I know how it is, though. When you’re struggling to get by, it can be really hard to make room in the budget for charity.

Frugality is about finding ways to live well and give more to the world around you without spending a lot of money. There’s no reason that charity should cost a lot of money, either. Using the same principals you use to stretch your income, you can find frugal ways to give back.

I hope you’ll consider contributing to one of these worthwhile charities or programs in your area this holiday season. Here’s how you can do it without breaking your own budget.

Shop smart for canned foods.

Frugals are masters at stretching a buck in the grocery store. Consider using your coupons, circulars, and grocery know-how to get a bargain on canned food and non-perishables for a local food drive.

Clear some space in your coat closet.

What better way to clear the clutter from your coat closet than by donating to a coat drive? Your gently used coat could make a huge difference for a homeless or impoverished family this year, and it costs you nothing.

Volunteer your time.

If you’re really struggling this season, consider making time to volunteer at a soup kitchen or any charitable organization in need of your help. Giving a few hours on your day off costs very little, but it could make a big difference.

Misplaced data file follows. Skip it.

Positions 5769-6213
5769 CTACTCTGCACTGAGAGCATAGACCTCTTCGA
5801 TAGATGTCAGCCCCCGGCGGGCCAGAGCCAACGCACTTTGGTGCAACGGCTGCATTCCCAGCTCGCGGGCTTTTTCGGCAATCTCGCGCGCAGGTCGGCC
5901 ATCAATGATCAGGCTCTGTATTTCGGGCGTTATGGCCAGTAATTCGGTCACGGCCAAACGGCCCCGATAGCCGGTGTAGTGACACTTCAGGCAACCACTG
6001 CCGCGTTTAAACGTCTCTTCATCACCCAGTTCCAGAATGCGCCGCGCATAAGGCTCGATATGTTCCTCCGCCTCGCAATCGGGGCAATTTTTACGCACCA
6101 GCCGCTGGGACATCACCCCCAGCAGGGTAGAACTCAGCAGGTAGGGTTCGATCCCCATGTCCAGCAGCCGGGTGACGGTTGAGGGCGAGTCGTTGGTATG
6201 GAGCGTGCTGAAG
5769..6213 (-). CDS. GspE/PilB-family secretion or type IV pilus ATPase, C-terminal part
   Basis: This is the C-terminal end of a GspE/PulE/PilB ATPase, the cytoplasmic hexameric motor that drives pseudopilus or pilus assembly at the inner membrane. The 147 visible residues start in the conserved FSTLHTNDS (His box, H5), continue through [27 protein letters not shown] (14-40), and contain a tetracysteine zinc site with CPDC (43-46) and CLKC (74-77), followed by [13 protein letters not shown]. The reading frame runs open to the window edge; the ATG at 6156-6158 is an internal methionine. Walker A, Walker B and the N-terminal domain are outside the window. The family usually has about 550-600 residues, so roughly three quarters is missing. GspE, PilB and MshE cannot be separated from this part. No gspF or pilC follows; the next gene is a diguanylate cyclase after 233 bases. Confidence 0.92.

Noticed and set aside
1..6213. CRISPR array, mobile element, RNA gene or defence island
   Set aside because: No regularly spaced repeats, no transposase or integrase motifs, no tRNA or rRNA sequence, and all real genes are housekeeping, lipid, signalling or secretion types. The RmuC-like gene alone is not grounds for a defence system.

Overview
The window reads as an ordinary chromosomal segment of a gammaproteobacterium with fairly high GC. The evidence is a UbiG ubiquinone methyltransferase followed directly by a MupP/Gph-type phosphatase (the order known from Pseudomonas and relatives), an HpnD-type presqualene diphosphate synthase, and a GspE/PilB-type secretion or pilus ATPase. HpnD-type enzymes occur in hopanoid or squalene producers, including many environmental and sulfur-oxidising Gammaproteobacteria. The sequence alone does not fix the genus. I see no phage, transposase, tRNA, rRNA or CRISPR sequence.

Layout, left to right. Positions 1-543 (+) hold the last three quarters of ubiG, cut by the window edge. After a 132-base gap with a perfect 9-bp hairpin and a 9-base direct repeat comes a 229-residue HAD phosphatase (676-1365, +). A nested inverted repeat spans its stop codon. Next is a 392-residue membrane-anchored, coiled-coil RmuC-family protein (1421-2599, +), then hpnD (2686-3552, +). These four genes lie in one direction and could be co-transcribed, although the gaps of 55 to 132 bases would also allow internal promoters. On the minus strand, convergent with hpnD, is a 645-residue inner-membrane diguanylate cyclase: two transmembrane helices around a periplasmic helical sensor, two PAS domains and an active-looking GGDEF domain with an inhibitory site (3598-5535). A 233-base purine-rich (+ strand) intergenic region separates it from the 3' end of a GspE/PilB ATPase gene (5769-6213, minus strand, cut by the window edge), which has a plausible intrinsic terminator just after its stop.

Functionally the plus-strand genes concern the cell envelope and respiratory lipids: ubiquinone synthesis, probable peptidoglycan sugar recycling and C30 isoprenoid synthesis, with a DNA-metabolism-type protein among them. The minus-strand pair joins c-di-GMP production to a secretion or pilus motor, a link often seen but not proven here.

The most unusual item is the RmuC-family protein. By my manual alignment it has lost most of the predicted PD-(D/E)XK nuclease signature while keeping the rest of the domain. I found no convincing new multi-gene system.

Make it a team effort.

Many churches, schools, and community groups work together for adopt-a-family programs, bake sales, and other fundraisers. The expense isn’t that great if you’re one of several people contributing. If your church or community group doesn’t already participate, volunteer the time to organize a program yourself.

Remember: No donation is too small.

Don’t assume that what you can afford to give isn’t enough. Even if you can only spare $5, I guarantee that no charitable organization will balk at your gift.

If you’re wondering where to send it, here are three of my favorite charities:

Ronald McDonald House

American Cancer Society

Doctors Without Borders

Did I leave something out? Please leave a comment with your favorite charitable program or organization! Let’s all find a way to give back this season!

Overloaded with free samples or drugstore deals? Donate them for a good cause!

I just came across a great idea for donating unused drugstore deals or free samples, and I wanted to pass it along.

I know a lot of frugal folks collect tons of free samples or stockpile toiletries with the drugstore deals. Lately, I’ve been reading posts from a lot of you about how your stashes have gotten out of control. If you fall into this category and you’ve collected way more free samples or drugstore deals than you can reasonably use, consider donating them to a homeless or domestic violence shelter.

I stumbled across this MySpace page that shares the idea, and I think it’s a great concept.

This website from the US Department of Housing and Urban Development offers resources about homeless shelters in your area. Find one near you, and see if they participate in a program like this.

You can also contact local domestic violence shelters to see if they’re interested in donations.

If you find a participating organization, not only will you be donating to a good cause, but you’ll clear some clutter from your home. It’s win-win!

Has anybody had any success with this? Please let me know!